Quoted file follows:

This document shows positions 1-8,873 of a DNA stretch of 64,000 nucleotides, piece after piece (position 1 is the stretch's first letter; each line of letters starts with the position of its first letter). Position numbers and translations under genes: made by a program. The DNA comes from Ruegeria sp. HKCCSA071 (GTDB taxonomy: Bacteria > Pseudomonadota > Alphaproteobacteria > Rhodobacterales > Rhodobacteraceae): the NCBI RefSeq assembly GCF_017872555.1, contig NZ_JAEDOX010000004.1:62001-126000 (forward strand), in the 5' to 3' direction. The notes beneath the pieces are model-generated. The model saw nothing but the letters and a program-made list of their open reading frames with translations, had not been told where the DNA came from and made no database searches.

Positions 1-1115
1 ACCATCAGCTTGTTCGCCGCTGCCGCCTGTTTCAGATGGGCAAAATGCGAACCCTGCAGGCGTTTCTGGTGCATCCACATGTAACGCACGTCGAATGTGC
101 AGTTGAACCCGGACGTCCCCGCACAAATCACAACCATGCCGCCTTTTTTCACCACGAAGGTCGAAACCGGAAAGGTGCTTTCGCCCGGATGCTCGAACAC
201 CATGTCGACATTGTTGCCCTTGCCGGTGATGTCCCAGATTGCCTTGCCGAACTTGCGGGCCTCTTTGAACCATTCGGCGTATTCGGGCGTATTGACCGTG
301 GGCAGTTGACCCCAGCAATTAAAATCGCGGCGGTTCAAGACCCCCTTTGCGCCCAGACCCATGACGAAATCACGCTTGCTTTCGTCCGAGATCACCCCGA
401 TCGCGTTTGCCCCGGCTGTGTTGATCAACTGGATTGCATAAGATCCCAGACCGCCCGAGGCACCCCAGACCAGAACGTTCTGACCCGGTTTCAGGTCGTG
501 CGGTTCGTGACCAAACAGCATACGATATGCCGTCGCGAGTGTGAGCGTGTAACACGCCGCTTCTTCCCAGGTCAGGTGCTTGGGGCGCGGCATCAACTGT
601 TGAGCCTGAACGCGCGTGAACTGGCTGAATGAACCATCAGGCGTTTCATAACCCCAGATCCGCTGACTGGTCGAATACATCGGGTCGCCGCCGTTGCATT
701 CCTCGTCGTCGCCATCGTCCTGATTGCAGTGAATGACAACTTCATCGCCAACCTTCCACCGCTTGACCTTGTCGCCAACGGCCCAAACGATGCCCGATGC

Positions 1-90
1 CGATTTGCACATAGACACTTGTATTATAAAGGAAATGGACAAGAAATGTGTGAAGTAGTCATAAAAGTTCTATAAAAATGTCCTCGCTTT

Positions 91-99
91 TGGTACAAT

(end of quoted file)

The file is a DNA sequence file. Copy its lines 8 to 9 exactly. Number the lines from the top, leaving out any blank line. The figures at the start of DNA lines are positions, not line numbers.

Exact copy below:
501 CGGTTCGTGACCAAACAGCATACGATATGCCGTCGCGAGTGTGAGCGTGTAACACGCCGCTTCTTCCCAGGTCAGGTGCTTGGGGCGCGGCATCAACTGT
601 TGAGCCTGAACGCGCGTGAACTGGCTGAATGAACCATCAGGCGTTTCATAACCCCAGATCCGCTGACTGGTCGAATACATCGGGTCGCCGCCGTTGCATT